This paper strives to contribute three things to the literature. The first is a line-sketch theory model that puts consumers into the value chain. It emphasizes the value-creating aspect of superior matching between consumers preferences and the varieties when they can purchase online (and thus have access to a broader range of varieties than is available locally). We indirectly test this by estimating the impact that AliExpress has on exports. AliExpress data is unique in that only Chinese firms can sell and only non-Chinese can buy on the platform. Third, we provide evidence that the introduction of such platforms can support export of domestic value added.
Dozens of governments have banned or limited exports of vital medical supplies and food. Are these legal under WTO and EU law? This chapter argues that while such bans are not allowed in normal times, the rules do not apply when the measures are justified on health grounds, are temporarily applied, and are aimed at preventing or relieving critical shortages of essential products. The only real deterrent to export bans is the threat of foreign retaliation that cuts off access to indispensable imports.
After decades of globalisation and integration, the world seems to be fragmenting again, epitomised best, perhaps, by the return of geopolitics, protectionism, unilateral sanctions, treaty withdrawals, and even military and economic coercion. Challenged by the United States, the return of old (Russia) and the growing assertion of new (China) antiliberal powers, the multilateral system is shaken both in its normative foundations and its operational capacity.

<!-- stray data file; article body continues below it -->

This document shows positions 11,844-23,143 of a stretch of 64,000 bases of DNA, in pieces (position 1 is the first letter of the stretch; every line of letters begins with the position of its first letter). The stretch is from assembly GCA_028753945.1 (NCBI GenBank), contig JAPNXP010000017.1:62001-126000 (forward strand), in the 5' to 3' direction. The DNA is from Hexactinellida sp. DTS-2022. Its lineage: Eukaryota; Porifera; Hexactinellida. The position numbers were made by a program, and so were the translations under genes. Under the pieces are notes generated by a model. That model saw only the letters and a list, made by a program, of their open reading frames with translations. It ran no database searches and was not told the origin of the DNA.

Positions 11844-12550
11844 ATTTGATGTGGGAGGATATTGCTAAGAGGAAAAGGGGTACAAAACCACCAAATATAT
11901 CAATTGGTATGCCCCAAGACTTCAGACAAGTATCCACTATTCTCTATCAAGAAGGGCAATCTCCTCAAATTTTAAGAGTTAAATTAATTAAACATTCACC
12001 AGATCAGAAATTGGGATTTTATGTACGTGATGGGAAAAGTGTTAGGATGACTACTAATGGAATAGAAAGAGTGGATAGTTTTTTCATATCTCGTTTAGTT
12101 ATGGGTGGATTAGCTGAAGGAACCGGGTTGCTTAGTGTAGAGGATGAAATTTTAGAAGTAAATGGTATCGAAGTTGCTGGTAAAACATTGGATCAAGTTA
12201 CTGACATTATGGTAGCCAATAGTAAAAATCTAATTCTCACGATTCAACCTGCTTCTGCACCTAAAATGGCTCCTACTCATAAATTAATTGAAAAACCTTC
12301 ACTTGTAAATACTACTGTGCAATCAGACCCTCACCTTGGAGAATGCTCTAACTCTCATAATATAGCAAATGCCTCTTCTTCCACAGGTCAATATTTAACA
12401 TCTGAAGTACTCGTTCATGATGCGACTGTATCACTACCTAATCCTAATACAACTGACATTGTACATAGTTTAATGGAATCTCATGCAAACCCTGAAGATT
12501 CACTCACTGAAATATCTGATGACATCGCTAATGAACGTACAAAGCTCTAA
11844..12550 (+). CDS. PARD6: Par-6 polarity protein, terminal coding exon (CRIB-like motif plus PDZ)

An integral part of global supply chains is the selection by international buyers of trading partners in developing countries. However, our understanding of how buyers ﬁnd a suitable long term supplier is limited. I use unique buyer-seller customs data to directly observe experimentation activity in a large market - the "fast fashion" industry in Bangladesh. I study how buyers of ready-made garments conduct trials of suppliers at the order-product level before settling into sustained sourcing relationships. To illustrate this process, I use a model of idiosyncratic search costs where the buyer’s costs of testing a manufacturer are determined by the heterogeneity of potential suppliers. The model shows that (1) higher supplier heterogeneity is associated with lower experimentation, (2) as heterogeneity increases, search activity falls more markedly for larger buyers than for their smaller counterparts, and (3) while buyer-seller matches are positively assortative, more heterogeneous settings see all buyers -and more markedly, large buyers- willing to accept relationships with (weakly) worse suppliers. These implications are strongly supported by the data, and hold in terms of within-buyer, cross-market diﬀerences in experimentation behavior. Finally I show that these information frictions, rooted in supplier heterogeneity, matter for the distribution of rents in these relationships: price-cost margins for suppliers are positively related to the degree of heterogeneity in the environment.